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With more than 18 million people undergoing both invasive and minimally invasive plastic surgery procedures in 2018 alone, it’s safe to say that cosmetic injectables such as Botox are increasing in popularity. Botox is a popular cosmetic injectable that freezes the muscles in your face, smoothing wrinkles temporarily and creating a more youthful appearance. In addition to its ability to seemingly freeze and even reverse time, Botox is also becoming known for many off-label uses, administered by medical professionals to cure everything from excessive sweating to migraine headaches. But at least one off-label use is raising a lot of concerns in the dental community: Botox for temporomandibular joint dysfunction.

Dr. Kelley Mingus is a dentist practicing in Bend, Oregon. He specializes in, among other things, the treatment of temporomandibular joint dysfunction and says using Botox for the treatment of TMJD is just a plain bad idea.

“First of all, it’s an off-label use, which means it is not FDA approved for that use,” says Mingus.

In order for Botox to be used to treat areas other than those tested and proven safe, the Food and Drug Administration (FDA) must run tests and see evidence that those off-label uses are safe. Then and only then should those treatments be offered for that particular issue. According to Mingus, treating patients with Botox for TMJD has not been cleared by the FDA, and thus has not yet been proven safe.

“That’s not to say it won’t be in the future,” says Mingus. “But as of right now it’s not, and doctors should not be offering it for that use.”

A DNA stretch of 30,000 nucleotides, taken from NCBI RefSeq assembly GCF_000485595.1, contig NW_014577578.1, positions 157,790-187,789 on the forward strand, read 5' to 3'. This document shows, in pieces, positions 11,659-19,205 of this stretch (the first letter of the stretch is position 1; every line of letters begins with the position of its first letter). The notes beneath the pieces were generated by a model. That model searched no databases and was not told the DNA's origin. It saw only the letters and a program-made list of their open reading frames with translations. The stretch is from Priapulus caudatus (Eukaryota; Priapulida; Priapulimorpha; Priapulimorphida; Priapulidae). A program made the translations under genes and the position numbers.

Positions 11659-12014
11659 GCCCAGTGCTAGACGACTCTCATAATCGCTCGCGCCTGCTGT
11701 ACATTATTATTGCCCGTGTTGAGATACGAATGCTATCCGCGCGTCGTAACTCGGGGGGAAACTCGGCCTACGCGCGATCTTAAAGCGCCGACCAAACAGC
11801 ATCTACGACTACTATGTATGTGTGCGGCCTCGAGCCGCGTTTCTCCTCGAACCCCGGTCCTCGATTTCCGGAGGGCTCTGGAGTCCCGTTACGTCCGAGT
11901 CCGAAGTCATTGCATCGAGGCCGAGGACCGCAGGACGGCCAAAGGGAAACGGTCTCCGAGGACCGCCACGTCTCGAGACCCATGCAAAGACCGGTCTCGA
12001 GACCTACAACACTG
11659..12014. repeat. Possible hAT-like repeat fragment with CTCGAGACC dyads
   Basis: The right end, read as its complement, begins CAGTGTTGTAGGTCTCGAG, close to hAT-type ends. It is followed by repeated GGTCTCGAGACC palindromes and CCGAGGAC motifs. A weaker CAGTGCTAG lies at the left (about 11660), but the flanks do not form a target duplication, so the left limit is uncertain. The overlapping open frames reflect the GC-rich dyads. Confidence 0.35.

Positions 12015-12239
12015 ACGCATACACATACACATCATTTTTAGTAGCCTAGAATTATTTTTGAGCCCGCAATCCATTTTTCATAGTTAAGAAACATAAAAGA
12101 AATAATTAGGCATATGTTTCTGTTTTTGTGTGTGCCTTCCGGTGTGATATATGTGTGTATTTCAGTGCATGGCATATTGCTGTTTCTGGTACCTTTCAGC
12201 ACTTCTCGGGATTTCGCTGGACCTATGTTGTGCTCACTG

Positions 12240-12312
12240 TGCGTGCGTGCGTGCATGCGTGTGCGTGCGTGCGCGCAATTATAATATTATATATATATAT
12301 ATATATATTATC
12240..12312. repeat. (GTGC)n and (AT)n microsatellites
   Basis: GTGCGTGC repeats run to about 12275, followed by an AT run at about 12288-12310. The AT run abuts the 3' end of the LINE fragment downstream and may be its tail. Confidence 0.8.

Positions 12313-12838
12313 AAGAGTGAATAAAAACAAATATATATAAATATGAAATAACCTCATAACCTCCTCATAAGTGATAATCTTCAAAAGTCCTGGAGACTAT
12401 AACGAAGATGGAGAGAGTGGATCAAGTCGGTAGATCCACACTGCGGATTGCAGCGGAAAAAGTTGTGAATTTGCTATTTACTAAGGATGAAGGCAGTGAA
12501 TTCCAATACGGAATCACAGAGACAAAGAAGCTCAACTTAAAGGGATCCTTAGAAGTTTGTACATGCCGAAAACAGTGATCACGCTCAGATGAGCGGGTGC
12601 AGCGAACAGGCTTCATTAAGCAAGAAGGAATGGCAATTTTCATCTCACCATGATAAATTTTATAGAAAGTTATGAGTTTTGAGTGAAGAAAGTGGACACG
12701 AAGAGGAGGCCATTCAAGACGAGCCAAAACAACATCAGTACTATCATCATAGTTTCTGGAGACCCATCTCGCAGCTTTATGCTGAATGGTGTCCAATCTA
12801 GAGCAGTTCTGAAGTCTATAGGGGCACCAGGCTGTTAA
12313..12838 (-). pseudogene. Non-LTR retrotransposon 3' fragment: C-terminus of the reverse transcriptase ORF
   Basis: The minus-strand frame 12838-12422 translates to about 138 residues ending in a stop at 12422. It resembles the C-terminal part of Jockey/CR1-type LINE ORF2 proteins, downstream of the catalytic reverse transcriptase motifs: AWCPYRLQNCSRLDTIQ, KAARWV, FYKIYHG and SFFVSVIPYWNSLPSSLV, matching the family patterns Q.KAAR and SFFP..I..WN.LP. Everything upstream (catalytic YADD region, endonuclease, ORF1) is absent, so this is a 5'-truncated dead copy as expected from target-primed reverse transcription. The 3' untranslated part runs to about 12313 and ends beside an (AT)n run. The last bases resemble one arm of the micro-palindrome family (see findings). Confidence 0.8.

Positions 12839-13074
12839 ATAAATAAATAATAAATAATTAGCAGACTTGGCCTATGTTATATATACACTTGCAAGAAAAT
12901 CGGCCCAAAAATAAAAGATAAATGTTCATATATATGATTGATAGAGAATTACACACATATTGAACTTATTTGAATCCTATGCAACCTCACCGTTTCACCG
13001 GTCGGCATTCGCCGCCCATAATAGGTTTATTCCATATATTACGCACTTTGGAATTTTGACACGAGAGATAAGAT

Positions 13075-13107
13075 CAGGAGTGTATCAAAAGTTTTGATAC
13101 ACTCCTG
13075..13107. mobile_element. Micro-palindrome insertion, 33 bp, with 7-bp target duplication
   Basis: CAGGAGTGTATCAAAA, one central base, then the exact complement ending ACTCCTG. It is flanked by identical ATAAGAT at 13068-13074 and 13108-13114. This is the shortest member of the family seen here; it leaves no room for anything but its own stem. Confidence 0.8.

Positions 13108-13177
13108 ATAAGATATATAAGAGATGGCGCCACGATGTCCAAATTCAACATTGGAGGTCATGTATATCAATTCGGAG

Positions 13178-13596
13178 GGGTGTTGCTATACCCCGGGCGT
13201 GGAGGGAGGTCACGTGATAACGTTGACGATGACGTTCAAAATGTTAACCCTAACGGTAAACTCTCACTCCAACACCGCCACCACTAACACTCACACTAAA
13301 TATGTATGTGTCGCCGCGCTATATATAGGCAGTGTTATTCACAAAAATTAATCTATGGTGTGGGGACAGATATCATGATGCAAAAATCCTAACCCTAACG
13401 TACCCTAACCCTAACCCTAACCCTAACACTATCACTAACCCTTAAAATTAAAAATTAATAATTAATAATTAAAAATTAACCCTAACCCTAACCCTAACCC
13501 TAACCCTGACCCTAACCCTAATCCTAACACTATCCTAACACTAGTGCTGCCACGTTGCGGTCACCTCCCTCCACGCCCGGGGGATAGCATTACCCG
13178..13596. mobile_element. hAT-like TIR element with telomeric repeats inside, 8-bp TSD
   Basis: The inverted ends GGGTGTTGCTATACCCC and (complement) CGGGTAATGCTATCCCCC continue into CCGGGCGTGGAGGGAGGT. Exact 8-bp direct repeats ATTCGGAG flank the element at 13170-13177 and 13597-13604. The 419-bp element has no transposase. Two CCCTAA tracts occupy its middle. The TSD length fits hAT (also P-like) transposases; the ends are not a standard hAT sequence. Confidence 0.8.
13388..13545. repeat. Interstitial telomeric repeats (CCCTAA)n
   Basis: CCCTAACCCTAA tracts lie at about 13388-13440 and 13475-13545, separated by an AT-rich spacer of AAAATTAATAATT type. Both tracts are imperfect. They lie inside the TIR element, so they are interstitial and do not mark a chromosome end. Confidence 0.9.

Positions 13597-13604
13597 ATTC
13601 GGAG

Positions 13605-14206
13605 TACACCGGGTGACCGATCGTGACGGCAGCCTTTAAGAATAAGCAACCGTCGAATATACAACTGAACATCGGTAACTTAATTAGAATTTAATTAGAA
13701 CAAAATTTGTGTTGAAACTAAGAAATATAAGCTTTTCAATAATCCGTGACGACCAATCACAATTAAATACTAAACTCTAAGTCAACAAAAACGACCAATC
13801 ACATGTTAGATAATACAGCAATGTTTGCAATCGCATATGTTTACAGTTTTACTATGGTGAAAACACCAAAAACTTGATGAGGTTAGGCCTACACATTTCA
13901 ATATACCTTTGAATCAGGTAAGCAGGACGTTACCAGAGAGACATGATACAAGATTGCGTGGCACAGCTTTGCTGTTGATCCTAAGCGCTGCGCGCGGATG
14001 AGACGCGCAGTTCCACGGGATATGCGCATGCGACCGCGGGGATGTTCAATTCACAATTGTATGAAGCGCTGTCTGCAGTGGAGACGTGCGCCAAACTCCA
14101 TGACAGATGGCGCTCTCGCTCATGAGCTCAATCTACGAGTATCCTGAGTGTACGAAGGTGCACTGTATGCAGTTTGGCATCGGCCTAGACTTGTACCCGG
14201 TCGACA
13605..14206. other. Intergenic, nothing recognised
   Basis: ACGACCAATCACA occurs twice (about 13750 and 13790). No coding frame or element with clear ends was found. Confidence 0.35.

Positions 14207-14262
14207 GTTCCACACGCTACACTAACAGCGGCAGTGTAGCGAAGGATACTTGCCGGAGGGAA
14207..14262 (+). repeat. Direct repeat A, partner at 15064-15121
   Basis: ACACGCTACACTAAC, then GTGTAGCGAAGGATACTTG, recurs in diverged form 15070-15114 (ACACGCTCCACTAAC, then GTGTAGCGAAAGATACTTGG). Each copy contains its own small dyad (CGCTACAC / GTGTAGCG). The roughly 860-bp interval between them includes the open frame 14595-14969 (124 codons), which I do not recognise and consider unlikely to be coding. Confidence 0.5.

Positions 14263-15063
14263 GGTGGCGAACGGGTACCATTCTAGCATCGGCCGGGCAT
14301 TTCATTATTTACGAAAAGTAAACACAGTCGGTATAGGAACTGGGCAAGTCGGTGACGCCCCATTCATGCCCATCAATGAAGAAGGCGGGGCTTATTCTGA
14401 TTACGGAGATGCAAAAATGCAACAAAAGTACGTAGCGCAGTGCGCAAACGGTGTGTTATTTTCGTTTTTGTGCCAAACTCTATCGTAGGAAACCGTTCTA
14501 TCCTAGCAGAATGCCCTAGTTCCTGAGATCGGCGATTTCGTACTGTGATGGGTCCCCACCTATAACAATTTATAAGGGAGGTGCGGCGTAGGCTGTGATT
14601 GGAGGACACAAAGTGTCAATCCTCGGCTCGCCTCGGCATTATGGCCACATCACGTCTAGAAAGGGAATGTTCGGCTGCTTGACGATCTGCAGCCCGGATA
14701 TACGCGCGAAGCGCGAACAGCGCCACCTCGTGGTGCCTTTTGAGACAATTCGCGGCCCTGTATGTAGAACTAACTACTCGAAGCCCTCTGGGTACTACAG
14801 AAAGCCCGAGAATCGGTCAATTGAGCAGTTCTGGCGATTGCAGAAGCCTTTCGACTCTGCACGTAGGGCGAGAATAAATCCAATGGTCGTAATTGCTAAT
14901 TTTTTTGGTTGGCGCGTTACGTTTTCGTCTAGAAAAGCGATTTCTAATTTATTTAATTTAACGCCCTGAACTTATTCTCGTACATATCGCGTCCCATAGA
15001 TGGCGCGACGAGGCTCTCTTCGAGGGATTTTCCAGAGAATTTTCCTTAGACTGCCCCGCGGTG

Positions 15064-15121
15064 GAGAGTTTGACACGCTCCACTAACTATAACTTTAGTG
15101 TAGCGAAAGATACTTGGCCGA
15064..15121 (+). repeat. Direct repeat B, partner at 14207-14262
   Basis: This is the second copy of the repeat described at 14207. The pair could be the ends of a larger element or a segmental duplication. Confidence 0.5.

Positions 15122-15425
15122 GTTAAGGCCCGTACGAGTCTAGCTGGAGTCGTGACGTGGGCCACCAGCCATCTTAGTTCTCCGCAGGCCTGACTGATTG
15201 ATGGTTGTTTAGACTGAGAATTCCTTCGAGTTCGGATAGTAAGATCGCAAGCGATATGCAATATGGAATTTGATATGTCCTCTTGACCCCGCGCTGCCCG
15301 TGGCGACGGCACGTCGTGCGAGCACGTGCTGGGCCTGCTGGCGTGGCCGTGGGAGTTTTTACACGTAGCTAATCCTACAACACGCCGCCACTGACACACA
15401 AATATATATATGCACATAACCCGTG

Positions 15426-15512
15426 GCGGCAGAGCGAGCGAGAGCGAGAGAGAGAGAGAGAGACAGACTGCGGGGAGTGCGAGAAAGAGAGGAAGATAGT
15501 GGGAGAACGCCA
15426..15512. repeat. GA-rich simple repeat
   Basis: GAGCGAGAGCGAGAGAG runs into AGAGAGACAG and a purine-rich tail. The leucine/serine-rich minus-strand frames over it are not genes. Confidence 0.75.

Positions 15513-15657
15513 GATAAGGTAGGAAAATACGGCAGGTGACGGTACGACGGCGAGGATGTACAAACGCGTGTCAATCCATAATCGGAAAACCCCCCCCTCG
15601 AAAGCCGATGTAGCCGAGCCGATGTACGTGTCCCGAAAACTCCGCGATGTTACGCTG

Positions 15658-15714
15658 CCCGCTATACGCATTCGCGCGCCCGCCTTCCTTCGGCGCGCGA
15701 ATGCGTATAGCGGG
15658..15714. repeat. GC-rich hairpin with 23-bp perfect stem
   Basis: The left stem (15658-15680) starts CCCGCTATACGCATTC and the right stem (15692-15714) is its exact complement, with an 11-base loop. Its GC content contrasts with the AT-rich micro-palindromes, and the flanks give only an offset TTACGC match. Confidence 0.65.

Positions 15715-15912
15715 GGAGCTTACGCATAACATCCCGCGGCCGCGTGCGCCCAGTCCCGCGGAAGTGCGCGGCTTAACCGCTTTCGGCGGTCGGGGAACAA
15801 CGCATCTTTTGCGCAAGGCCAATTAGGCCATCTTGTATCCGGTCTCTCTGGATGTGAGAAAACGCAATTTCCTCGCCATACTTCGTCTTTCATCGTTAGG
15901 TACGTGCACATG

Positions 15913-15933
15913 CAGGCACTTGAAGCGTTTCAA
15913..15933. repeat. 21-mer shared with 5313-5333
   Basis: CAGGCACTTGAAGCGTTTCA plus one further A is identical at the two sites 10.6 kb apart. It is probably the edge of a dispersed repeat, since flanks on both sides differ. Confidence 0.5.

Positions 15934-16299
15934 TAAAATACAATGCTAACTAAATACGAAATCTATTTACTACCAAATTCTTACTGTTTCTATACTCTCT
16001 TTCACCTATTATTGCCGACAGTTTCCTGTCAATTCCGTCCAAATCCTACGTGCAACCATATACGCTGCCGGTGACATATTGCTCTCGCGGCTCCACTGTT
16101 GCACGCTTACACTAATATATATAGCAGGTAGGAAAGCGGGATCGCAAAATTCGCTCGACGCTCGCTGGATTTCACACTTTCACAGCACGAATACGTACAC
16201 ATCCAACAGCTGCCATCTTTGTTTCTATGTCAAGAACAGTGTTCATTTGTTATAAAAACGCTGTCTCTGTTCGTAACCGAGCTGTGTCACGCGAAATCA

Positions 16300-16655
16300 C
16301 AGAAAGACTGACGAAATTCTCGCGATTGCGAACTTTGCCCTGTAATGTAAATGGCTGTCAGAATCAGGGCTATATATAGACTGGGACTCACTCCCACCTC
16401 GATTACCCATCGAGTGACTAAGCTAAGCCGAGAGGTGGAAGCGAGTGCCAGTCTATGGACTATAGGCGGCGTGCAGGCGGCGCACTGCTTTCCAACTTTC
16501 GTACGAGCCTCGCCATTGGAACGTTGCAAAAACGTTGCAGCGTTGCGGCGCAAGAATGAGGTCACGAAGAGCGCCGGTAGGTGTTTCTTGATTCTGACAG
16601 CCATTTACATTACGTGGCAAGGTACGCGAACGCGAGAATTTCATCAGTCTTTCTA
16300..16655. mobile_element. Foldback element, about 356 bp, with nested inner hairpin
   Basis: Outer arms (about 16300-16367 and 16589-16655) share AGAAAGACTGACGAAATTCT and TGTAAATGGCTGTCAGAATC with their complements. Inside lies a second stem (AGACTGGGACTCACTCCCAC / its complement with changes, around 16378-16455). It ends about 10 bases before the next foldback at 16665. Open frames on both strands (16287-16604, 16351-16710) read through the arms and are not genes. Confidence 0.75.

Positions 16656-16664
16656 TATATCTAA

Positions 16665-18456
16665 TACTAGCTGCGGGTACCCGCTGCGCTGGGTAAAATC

As if that weren’t enough of a deterrent, Mingus says Botox can be both costly (and not covered by insurance) and ineffective, or worse.

“Botox is a foreign substance entering your body, so there is naturally a chance your body may react negatively to it,” he says.

Furthermore, it could simply not work, leaving you with a costly bill and keeping you in the same pain you were in before your injection.

And then there’s the fact that Botox is temporary, which Mingus says should be a big deterrent.

“I understand the desire for immediate relief, but if you’re using a product like Botox you are only masking the problem,” Mingus says. “It most likely will still come back when the Botox wears off, and it could actually worsen because you’re not correcting it.”

Mingus recommends something called neuromuscular dentistry instead. He says it may take a little longer to treat, but it offers a real solution to temporomandibular joint dysfunction – one that doesn’t require needles in the jaw or yield temporary results.

“Neuromuscular dentistry works, and unlike Botox the results are permanent.”